Latvian School Student Essay
Revolutions have been and will be. This strong word means the power of change, for which the very logic of the world works – the dialectics. The revolution reflects in itself all the laws of dialectics: the unity and struggle of opposites, the transition from quantity to quality, the negation of negation. Already in the subject of this essay resides the answer to the question given, and for the reader, whose mind is prepared by the works of Marx and Lenin, the absurdity of the question is immediately apparent. How can a revolution, which involves the formation of conditions and prerequisites, and contains within itself the struggle of two classes, be compared with a riot or a coup? Consider more.
For consideration of this issue one should refer to the definition of data in the subject of terms. Let's do so. Revolution is a transition from one socio-economic structure to another with a change of class in power, and exactly a reactionary class to a progressive one. On the other hand, a coup is done by a small group of conspirators, as well as an attempt to commit one. Already in the definition itself, it is clearly visible that the coup does not imply either class struggle or shift from a socio-economic formation to a more progressive one. A revolution is not created by a conspirator or a group of conspirators, as is the case with a coup. Thus, even just to try to “call out” the Great October Socialist Revolution as a putsch is already illogical, wrong, unacceptable.
If we talk about whether the events of 1917 had influence and resonance throughout the world, or whether these were events within the limits of one state and people, it is worth referring to events in Europe, America and in general, in the world that occurred immediately after the socialist revolution. In 1917–1919 there were attempts at socialist revolutions in Germany, Finland, and Hungary. Later, in 1923, with the assistance of the Comintern, there was an attempt to establish socialism in Bulgaria and again in Germany. If we talk about successful cases, then with the support of the USSR in 1921–1926 a socialist system was established in Mongolia and China. After the victory of the USSR in the Second World War, in Yugoslavia, Czechoslovakia, Bulgaria, Romania, Poland, Germany, Hungary, Albania, Vietnam, Korea, socialism made itself felt and came to power. It is foolish not to notice or deny that the revolution of 1917 in Russia literally raised all the workers and socialist movements in Europe, gave the belief that the proletariat has the power and really should follow the international communist slogan “Workers of all countries, unite!” Moreover , the consequences were felt even across the ocean, in the US capitalized country of the world. After the Great Revolution, in the USA the length of the working day was changed, it became less. The state began minimally, but to support the trade unions, at least some kind of struggle for the rights of the workers began. Thus, the hot breath of the revolution could frighten even such distant capitalists and force them to weaken the shackles of exploitation.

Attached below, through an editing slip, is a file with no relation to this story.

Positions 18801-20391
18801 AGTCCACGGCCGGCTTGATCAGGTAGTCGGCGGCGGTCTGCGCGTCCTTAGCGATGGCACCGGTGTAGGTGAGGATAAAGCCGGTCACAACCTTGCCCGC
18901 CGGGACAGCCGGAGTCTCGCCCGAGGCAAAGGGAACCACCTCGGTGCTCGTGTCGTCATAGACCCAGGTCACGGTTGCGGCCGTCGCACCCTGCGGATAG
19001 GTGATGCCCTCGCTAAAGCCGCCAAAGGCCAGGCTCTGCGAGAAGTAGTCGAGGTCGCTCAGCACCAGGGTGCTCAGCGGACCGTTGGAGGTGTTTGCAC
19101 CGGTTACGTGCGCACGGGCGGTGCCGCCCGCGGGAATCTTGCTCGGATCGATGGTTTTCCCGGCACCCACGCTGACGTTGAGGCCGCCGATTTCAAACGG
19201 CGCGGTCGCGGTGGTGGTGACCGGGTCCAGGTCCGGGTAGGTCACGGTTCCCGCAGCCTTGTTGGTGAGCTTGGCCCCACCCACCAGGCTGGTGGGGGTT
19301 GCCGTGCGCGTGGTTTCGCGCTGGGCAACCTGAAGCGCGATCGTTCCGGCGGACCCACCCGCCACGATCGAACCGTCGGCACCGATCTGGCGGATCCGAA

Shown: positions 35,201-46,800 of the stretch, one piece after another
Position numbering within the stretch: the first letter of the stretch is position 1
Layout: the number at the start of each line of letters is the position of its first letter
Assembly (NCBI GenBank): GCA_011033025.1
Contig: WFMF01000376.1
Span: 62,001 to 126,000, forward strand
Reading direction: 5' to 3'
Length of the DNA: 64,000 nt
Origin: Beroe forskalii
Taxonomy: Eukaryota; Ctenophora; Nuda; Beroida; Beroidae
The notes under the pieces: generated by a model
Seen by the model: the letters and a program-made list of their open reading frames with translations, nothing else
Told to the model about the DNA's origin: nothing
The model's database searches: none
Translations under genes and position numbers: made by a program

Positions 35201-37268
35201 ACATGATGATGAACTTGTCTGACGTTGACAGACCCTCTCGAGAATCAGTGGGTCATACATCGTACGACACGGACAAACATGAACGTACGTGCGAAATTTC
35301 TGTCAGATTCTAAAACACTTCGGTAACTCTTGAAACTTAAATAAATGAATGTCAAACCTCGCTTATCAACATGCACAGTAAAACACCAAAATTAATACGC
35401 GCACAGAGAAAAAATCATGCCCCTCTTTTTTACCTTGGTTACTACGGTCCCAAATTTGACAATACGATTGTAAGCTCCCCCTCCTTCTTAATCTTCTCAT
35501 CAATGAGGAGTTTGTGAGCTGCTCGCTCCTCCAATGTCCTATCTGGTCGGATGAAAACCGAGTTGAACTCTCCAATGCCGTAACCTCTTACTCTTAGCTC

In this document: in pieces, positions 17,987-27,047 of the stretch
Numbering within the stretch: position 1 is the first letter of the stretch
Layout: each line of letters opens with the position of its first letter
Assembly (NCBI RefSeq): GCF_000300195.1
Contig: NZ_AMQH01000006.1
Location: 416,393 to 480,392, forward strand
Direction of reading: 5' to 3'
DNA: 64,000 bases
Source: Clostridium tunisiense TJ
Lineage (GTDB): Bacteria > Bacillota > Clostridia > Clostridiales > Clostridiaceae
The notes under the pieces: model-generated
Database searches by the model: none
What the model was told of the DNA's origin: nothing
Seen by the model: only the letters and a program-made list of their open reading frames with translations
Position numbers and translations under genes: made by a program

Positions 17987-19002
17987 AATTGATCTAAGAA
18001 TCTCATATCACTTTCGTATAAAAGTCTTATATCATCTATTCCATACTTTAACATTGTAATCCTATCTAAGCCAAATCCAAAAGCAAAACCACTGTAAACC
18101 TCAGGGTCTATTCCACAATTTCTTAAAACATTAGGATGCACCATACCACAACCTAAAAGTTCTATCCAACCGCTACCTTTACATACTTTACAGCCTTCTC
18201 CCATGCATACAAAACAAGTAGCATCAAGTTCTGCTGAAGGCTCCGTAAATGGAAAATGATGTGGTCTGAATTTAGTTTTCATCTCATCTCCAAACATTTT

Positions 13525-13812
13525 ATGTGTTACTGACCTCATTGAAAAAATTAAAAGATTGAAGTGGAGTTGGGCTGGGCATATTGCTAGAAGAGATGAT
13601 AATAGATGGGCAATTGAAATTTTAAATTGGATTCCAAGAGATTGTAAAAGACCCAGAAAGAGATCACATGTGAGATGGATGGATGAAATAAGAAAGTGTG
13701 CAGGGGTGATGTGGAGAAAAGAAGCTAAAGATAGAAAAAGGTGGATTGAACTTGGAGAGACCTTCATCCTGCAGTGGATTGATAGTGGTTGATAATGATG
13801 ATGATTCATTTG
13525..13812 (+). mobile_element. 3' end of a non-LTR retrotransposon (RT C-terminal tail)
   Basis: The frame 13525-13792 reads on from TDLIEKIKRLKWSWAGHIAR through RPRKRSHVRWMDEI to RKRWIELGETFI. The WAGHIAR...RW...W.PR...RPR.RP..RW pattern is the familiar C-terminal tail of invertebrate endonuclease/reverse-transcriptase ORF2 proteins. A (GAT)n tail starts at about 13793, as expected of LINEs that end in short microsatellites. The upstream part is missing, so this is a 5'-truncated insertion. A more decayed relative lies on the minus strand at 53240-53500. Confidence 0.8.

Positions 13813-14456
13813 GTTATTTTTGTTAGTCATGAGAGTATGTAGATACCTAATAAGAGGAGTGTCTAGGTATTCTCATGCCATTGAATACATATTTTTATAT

Summarizing all of the above, you can quite accurately answer the question. A revolution presupposes prerequisites, conditions, the struggle of classes, a change of order to a more progressive, and this is necessarily a massive, social phenomenon. The Great October Socialist Revolution influenced the course of world history, gave rise to a new era – the era that proves that it is possible to live without private property. The echo of the Great Revolution is still audible. It is an eternal monument to the ideals of communism, a monument that makes it clear that the working class should be reckoned with and it will certainly take its own.